- Remove stems from kale and discard. The easiest way, is to hold the stem in one hand and slide your fingers (of the other hand) up the stem, removing the curly leaf as you go. Tear into 3-4 inch pieces.
- Wash your kale really well. Mine had lots of grit/sand stuck on it. Then, be sure to dry the pieces well with paper towel.
- Lay the pieces out on your baking sheets, try not to overlap much or they will not crisp up.**
- Spray a light layer of your olive oil spray over the pieces to lightly coat them. Then sprinkle your spices on top.
- Bake each tray about 10-12 minutes, testing their crunchiness occasionally. You'll want them crispy, and lightly browned.
21 June 2010
Okay, so I'm hooked on a relatively new food blog called VeganPiggy, which has some really great recipes. And, the proprietors are super friendly! Anyway, I found a version of this recipe on their website, and I just HAD to make it. It turned out really, really well. And, I highly suggest using a smoked paprika instead of just regular paprika. This gives the soup a lovely smoky flavor that really complements the black beans nicely. I also LOVE using some tortilla chips instead of crackers with black bean soups for a bit of a southwestern flair. This recipe makes a ton of soup, which is good for me since I love leftover soups, and I also love to share my food with friends. I think the only thing I would change next time I make this soup is to add some fresh corn. Well, on to the recipe!!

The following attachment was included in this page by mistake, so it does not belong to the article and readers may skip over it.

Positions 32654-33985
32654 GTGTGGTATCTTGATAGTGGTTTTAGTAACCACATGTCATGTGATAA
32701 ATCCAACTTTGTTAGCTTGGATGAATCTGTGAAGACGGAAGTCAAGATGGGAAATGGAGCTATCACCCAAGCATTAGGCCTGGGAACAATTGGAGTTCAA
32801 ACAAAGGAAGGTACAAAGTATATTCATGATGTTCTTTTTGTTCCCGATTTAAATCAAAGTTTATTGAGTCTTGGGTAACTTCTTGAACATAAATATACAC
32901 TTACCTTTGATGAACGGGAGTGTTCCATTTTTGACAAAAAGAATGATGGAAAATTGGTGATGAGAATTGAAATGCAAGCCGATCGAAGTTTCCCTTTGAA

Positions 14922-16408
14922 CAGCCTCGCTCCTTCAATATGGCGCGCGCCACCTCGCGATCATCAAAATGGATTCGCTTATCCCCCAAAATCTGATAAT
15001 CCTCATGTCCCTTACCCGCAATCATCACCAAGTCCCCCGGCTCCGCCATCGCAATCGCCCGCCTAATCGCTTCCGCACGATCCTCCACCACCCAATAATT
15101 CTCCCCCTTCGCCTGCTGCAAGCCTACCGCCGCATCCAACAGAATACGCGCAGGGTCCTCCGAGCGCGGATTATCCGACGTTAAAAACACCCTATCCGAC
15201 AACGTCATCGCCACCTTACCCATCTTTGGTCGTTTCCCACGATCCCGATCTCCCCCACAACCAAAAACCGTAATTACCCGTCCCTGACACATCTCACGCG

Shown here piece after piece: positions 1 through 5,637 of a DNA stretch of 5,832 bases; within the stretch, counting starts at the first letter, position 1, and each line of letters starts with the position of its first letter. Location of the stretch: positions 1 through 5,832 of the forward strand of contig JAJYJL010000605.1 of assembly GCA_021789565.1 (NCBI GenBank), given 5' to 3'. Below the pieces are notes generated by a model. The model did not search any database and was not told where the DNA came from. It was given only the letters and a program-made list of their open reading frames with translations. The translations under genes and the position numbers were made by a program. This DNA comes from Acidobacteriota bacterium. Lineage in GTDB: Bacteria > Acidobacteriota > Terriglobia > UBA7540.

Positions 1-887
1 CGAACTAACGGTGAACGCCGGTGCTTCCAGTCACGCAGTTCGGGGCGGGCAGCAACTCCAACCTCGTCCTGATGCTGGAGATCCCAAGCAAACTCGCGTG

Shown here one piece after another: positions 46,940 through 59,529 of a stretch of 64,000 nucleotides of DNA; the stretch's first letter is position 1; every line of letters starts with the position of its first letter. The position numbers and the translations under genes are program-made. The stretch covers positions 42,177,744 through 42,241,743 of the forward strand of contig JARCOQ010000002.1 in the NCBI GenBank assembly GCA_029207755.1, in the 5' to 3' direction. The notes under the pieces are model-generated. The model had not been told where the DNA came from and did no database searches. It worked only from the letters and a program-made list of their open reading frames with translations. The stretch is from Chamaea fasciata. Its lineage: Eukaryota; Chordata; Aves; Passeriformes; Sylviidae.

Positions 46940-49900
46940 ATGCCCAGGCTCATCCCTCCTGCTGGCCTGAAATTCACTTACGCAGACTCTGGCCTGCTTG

Here's My Version: (serves 4-6 as a main course)
- 4 cans organic black beans, including their juices
- 1/2 can organic diced tomatoes and its juice
- 1 red onion, diced
- 2 carrots, peeled and sliced thinly
- 1 TB olive oil
- 4 ounces fresh cremini or white button mushrooms, sliced thinly
- 4 cloves garlic, minced
- 6 medium-sized basil leave, chopped (you could use any fresh herbs you like or omit them altogether)
- 1 cup organic vegetable stock
- 1 tsp cumin
- 1 tsp chili powder
- 1 tsp smoked paprika
- Sea salt and fresh cracked pepper to your liking
- Heat your oil in your stock pot over medium-high heat. Add the carrots, garlic, and onion, and saute for about 6 minutes (until the carrots have softened somewhat and the onion is translucent.